James Buescher (Honorable Mention) – Never give up is how James Buescher – who finished third in the series standings - will remember his 2011 NASCAR Camping World Truck Series season. Buescher qualified second and finished ninth in the season opener at Daytona International Speedway. A week later, he wasn’t fast enough to make the field in Phoenix which dropped him to 24th in the standings. Then Buescher began what will forever be known as “the streak” in April. Beginning with a fifth-place performance in Nashville, Buescher went on a tear finishing 13 consecutive times among the top 10. He raced efficiently with calculation, letting the points pile up while rivals Johnny Sauter and Austin Dillon were hot and cold, charging forward and falling back.
ThorSport Racing – It was a banner season for ThorSport Racing and owners Duke and Rhonda Thorson – one of the longest running teams in the NASCAR Camping World Truck Series garage. Drivers Johnny Sauter and Matt Crafton nabbed a combined three victories (Martinsville, Iowa and Homestead), four Keystone Light Pole Awards and finished second and eighth in the series standings, respectively. The Sandusky, Ohio based team not only had success on the track, but off the track as well. In August, the team officially opened their new state-of-the-art 100,000 square foot racing facility.
Kevin Harvick Inc. (Honorable Mention) – All good things must come to an end, and Kevin Harvick Inc. went out a winner in the organization’s final season – capturing the 2011 NASCAR Camping World Truck Series owners’ championship in its No. 2 Chevrolet Silverado. The title was the third for what began as a single-truck, part-time operation fielded by DeLana and Kevin Harvick in 2001. KHI also won championships in 2007 and 2009, concurrent with Ron Hornaday Jr.’s third and fourth titles. KHI ended the season with an impressive combined 10 victories.
Top Breakthrough Performers
Joey Coulter – He could be considered the season’s biggest surprise, but Joey Coulter proved being consistent is the key to success for a rookie. The 21-year-old Sunoco Rookie of the Year winner had five top-five and 13 top-10 finishes, including top-five finishes in two of the final three events of the season. He finished seventh in the final NASCAR Camping World Truck Series standings. Coulter – along with Richard Childress Racing teammate Austin Dillon – became only the second duo in history to earn the series championship and Sunoco Rookie of the Year titles in the same season from the same organization.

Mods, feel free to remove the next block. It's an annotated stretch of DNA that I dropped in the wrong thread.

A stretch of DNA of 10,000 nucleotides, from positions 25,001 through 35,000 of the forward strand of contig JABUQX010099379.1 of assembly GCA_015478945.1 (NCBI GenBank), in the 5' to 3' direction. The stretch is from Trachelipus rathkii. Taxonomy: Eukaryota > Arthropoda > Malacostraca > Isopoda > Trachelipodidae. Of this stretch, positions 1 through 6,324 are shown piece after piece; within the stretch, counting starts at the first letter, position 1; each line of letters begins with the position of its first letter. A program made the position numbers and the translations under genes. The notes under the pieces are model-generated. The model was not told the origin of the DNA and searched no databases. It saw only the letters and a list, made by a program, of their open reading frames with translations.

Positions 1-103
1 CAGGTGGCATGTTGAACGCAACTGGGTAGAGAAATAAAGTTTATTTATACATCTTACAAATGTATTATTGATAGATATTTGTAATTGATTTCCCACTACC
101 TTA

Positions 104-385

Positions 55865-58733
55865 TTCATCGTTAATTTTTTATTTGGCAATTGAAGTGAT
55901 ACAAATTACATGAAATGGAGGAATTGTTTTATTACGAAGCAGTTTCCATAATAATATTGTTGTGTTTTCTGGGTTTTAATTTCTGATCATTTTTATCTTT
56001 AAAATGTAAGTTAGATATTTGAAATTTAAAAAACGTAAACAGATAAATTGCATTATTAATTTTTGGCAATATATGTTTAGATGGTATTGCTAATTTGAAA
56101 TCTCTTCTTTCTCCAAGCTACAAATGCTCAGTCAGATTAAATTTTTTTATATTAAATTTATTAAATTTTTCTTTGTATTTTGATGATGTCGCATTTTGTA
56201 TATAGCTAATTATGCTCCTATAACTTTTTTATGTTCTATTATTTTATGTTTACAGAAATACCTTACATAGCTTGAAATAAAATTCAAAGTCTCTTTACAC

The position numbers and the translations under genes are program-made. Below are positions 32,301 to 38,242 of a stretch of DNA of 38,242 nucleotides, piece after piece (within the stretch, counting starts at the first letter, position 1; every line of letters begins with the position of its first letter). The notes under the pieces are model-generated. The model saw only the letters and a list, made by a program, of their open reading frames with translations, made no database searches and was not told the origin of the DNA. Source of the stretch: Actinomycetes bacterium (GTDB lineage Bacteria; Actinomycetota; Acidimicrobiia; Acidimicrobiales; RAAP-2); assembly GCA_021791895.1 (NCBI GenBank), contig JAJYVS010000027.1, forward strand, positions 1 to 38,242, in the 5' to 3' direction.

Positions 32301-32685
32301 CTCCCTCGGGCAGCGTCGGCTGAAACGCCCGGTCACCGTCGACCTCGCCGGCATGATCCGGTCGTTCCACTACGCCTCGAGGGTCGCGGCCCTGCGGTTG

Nelson Piquet Jr. (Honorable Mention) – With a rich family history in racing and an impressive five-race deal last season, Nelson Piquet Jr. had everyone’s attention from the start of the season. The Brazilian native finished second at Nashville in only his 10th series start. He scored six top-five and 13 top-10 finishes, including two fourth-place finishes in the final two races of the season. Despite battling streaks of bad luck, Piquet rebounded to climb his way back into the top-10 NASCAR Camping World Truck standings.
Fast Five 225 at Chicagoland Speedway (Sept. 16)
One would expect a driver’s first victory to be the biggest race of his career, but his fourth? That is what Austin Dillon claimed following his fourth NASCAR Camping World Truck Series victory after holding off NASCAR Sprint Cup competitors Kevin Harvick and Kyle Busch. Harvick dominated the 150-lap event leading a race-high 99 laps, but a vibration forced a four tire stop late in the race resulting in a second- place finish. The victory moved Dillon within three points of the championship lead with seven races remaining in the 2011 season.
AAA Insurance 200 at Lucas Oil Raceway (July 29)
Spins are anticipated – if not expected – at Lucas Oil Raceway. However, recovering from them is a different story. What appeared to be a disappointing turn of events for Timothy Peters at the midway point of the event proved to be a blessing in disguise. A flat tire caused Peters to spin forcing him to pit for service out of sequence. The unscheduled pit stop allowed Peters to have the advantage over the competition in the final laps and chase down James Buescher – who led 97 laps – with six laps remaining to pull off the spin-to-win upset.